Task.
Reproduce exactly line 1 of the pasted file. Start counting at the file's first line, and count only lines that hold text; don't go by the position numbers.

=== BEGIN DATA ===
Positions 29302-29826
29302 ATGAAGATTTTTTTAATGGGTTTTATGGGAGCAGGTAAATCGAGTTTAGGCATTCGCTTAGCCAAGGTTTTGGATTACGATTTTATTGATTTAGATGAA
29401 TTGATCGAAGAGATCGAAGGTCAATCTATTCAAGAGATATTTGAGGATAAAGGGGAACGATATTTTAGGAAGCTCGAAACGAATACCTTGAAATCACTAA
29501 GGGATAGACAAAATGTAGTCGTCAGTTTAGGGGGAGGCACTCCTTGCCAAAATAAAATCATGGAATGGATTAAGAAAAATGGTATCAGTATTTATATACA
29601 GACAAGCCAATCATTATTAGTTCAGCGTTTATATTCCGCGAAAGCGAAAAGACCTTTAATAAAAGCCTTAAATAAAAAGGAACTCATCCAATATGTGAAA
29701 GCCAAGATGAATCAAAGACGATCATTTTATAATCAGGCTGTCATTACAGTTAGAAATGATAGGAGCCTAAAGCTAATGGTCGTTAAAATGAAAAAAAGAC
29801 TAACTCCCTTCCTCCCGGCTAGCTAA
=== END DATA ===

Positions 29302-29826